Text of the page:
Denis Drazacq
Paris, France


Artist’s Statement


French. Born in 1961 in Paris. Lives in Paris
Graduate of the Ecole Nationale Supérieurs des Arts Décoratifs, Paris


2007 World Press, first prize Art and Entertainment, Stories for La Chute 
2000 Prize Altadis for Ensemble

General statement on his work

Denis Darzacq photographs bodies and questions the place of the individual in society, his frustrations and the freedom, which is necessary to know how to protect. His artistic research, on the edge of the sociological documentary and the contemporary stage setting, feeds itself with the numerous work undertaken for the press. His style, marked by the painting’s history, oscillates between rigour and exuberance.

La Chute, 2006

Inspired by a report for the press, La Chute makes the link between photojournalism and contemporary art. It stages - without special effect - in perfectly mastered compositions, dancers seized in an instant with a jump. The series constitutes a political metaphor of the situation of current youth. Crowned by the World Press Photo in 2007, La Chute is in the collections of the Georges Pompidou Center and the Estate City of Immigration History

Hyper, 2007-2008

The series Hyper develops La Chute. Granting an unprecedented place to color, it sets bodies in levitation against the space saturated by supermarkets. The jump appears as a suspension, a free gesture, an act of resistance in front of the consumer society.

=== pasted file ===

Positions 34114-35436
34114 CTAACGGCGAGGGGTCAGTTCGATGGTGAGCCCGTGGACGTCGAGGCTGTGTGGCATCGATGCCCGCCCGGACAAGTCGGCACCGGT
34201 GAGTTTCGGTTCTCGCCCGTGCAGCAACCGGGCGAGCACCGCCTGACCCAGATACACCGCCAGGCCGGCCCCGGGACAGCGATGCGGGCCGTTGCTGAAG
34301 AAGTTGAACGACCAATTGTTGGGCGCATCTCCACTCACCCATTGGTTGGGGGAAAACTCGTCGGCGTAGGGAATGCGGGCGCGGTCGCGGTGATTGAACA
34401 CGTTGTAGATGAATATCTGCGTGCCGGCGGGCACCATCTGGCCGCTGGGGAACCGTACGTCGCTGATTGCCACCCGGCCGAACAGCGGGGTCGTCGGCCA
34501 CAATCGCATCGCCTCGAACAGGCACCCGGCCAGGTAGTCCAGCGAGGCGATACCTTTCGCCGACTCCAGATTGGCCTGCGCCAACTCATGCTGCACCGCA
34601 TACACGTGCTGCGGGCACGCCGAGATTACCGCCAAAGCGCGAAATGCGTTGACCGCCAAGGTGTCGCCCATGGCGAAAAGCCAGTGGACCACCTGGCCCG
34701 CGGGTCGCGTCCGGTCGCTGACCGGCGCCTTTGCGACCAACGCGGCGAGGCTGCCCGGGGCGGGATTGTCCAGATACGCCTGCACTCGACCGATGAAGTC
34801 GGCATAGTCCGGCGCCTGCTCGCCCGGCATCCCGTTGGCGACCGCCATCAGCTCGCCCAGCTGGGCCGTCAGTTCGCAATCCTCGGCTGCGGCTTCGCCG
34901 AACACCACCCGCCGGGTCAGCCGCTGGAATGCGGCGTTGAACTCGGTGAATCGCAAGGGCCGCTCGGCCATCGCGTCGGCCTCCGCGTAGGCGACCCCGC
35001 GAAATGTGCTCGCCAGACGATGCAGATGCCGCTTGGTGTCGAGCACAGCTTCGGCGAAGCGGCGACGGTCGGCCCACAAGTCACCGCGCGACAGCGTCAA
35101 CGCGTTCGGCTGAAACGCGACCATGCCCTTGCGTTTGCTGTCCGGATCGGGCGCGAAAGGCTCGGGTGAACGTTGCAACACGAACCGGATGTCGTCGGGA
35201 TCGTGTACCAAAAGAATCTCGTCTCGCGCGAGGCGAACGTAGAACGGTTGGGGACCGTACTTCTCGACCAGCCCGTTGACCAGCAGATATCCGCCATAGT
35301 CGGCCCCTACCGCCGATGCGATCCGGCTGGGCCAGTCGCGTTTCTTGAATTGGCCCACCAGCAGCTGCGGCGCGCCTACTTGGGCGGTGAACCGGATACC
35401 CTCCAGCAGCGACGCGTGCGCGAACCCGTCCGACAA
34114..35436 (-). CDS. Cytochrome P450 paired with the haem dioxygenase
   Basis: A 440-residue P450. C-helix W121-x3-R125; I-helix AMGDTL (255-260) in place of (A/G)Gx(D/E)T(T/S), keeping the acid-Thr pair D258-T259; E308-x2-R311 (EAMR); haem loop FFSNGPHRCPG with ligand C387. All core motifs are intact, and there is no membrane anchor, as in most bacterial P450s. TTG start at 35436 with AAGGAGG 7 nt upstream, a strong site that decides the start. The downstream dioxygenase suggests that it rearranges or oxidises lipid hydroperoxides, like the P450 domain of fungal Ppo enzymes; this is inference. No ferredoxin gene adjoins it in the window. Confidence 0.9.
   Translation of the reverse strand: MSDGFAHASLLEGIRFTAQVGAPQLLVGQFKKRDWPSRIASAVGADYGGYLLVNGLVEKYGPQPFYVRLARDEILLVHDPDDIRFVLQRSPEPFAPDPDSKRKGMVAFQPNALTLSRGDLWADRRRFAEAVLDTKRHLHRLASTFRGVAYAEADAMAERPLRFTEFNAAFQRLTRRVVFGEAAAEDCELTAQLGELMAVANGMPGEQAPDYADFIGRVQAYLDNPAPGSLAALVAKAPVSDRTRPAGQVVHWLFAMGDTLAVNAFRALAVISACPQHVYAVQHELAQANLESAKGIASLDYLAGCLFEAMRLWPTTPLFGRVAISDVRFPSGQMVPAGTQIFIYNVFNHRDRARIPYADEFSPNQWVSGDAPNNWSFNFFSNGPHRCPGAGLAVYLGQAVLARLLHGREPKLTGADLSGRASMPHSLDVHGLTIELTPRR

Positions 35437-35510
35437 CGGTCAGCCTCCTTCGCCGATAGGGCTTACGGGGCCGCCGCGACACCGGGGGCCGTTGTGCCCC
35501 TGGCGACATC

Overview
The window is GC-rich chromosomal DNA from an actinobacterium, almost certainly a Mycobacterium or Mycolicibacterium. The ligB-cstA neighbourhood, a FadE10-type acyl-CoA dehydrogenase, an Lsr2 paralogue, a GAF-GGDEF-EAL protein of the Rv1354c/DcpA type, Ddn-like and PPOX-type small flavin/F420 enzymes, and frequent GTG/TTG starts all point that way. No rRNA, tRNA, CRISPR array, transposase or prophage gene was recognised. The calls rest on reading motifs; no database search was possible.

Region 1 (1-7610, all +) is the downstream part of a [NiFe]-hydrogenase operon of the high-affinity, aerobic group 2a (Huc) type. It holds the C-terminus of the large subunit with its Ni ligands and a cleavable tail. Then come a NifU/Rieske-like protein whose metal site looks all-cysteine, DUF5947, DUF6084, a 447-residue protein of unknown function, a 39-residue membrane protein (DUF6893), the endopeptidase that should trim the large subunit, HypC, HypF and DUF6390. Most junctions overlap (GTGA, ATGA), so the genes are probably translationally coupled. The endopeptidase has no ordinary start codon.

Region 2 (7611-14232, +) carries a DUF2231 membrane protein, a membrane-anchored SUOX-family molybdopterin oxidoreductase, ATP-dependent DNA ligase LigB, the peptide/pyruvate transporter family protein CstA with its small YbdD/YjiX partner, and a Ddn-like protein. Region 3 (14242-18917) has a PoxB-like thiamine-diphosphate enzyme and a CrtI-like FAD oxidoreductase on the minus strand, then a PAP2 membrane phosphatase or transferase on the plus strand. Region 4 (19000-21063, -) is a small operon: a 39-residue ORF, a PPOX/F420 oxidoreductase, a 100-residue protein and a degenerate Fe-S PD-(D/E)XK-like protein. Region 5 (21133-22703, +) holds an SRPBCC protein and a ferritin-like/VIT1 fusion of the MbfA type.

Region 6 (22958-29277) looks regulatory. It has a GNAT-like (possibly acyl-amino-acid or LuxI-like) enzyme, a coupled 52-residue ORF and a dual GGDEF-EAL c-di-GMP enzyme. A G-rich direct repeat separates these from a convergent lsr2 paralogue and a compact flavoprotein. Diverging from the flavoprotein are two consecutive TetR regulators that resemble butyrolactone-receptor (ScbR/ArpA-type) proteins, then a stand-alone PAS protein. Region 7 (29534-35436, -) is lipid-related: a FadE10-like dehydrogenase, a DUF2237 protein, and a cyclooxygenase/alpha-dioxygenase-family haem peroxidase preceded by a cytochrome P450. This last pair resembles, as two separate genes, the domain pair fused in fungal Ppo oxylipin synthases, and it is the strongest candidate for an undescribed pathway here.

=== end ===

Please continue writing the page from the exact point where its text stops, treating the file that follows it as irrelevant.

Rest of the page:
Artist’s Links


gallery links:               

Artist’s Recent Reviews



Suspended in midair, the young subjects of this French photographer’s big color pictures appear to be levitating in the otherwise unpopulated aisles of supermarkets. Surrounded by shelves of colorful products, bathed in chilly florescent light, they’re in an ecstatic, zero-gravity bubble, and you can’t help but envy them. As with Darzacq’s previous photographs of parkour daredevils floating high above the sidewalk, there’s no Photoshop manipulation involved in these pictures of street dancers in action. The work is slick and flawlessly controlled but exhilarating—seeing it is like witnessing the invention of some new indoor sport. The gallery contextualizes it with a selection of equally kinetic photographs of bodies in motion by Kertesz, Siskind, Levitt, Lartigue, and others. Through March 27. (Laurence Miller, 20 W. 57th St. 212-397-3930.)